NA Meets: Emma Nishimura

The 2018 winner of the Queen Sonja Print Award, Emma Nishimura, is an artist looking to the past. This November, the world’s leading award for graphic art was presented to the Japanese-Canadian artist by HM Queen Sonja of Norway for a body of work that has delved into the experiences of her grandparents, two of the 22,000 Japanese-Canadians interned in Canada during the Second World War.


Nishimura, who is based in Toronto, bridges the boundaries between mediums. Her works incorporate – and combine – traditional prints, sculptural objects, installations, audio pieces, photogravures, drawings and writing. Following the award ceremony at the Royal Academy in London, we sat down with Nishimura to discuss how memory etches itself into our lives in different ways.

Photo: Sven Gj. Gjeruldsen, Det kongelige hoff/The Royal Court

How did your work become so rooted in your own family history?

I got a grant from the Ontario government for a project in which I investigated my heritage and being mixed race. So I went to my mum’s basement, rummaged around, looking for old photos and I came across this box that said “Baachan’s Sewing Patterns”. [Baachan meaning grandmother in Japanese] This was about four years after my grandmother had died. I open it up and inside there was about 200 miniature paper garments of beautiful craftsmanship. To match all of those clothing patterns were five books of drawings – she had taken a drafting course in 1941 in Vancouver. Inside one of those books was a sheaf of notebook pages dated 1943. It was just Japanese names and measurements. In 1943, she was interned in the camps, she was making clothes in the camps. So, I found this box and I thought how do I talk about her work and her journey? How do I make my own work about all of these stories? I felt a responsibility to share them and talk about it.

Why choose printmaking?

I’ve always loved working with my hands. As a child I started pottery lessons at about five. And I sewed a lot. I’ve always been very physical with work and manipulated things. I discovered printmaking in high school and then really focused on it in university. I’m a planner, I like imaging what that big picture at the end is going to look like.

You have incorporated various types of papers – from photographs and written testimonies to maps – in your works. What potency do you think documents have?

It’s how do you make sense of them and what you do with them. I have these amazing photos but then they stay in this album. And there’s something incredibly special about sharing them. I’ve found my way to meeting people who my grandparents knew. But then everything stays tucked away in these boxes, or on the shelf or relegated to a basement. That has been a push in my work, how do I make these accessible.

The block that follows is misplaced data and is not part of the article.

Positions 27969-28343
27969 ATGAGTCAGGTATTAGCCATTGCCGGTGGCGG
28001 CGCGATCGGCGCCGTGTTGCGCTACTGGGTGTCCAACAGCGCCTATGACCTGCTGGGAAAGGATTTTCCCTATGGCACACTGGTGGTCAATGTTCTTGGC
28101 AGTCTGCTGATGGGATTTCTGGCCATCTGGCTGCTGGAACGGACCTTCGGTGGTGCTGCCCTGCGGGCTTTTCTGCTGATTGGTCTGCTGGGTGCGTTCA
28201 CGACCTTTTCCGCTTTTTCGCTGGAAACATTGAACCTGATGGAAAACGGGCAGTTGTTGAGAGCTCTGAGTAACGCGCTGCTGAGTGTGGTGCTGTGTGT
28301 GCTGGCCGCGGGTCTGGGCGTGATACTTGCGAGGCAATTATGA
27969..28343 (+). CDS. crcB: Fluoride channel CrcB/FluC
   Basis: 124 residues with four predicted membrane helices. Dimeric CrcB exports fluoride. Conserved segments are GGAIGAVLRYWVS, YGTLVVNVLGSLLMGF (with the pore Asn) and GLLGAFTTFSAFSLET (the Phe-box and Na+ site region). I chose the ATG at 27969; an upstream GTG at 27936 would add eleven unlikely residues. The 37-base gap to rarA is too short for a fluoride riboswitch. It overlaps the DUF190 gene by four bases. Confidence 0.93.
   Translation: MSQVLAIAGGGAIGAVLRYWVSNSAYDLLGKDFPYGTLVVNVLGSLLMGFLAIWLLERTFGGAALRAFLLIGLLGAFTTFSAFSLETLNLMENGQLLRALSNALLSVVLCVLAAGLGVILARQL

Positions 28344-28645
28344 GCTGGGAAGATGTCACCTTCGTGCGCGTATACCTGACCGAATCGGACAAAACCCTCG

Photo: Sven Gj. Gjeruldsen, Det kongelige hoff/The Royal Court

Your work looks at the telling and retelling of stories. What interests you about that ongoing process?

Initially when I was doing the research I was talking to my mum and talking to my aunt, realizing that they have very different versions of the same story. All of these gaps. And I went back and reread this novel that I read as a kid and all of a sudden I discovered that what I had concocted as my grandmother’s experience was really that of the main character in the novel. There is this beautiful way that memory conflates. We don’t really know what the real version is.

Do you think there are parallels between the act of printmaking and that of revising and adapting tales?

Absolutely. Everything is endlessly reworked. I can make a finished piece but then I cut it up and reassemble it. Print affords you a bit of a structure but then there are so many steps along the way for different paths to appear.

You have turned prints into three-dimensional sculptural works using photographs and texts relating to the period of the internment. Was that always the plan?

No, I had no idea. I took sculpture early on and thought I don’t know if this is really for me. And now it’s a lot of how I think. With the sculptural pieces, the next step is to really grow that installation. I’ve made 350 and the goal is to make 1,000, for viewers to be really immersed in those stories and those memories.

Photo: Sven Gj. Gjeruldsen, Det kongelige hoff/The Royal Court

What does winning the QSPA mean for you?

On a personal note it’s been deeply touching, I keep having to pinch myself. I found out on my birthday and I don’t think I’ll get a better present. Her Majesty has been just so incredible. And then on a professional level it’s an amazing launch-pad: there’s not another award at this scale or international recognition for printmakers. There are lots of painting awards but to have printmaking recognized at this level is a remarkable thing.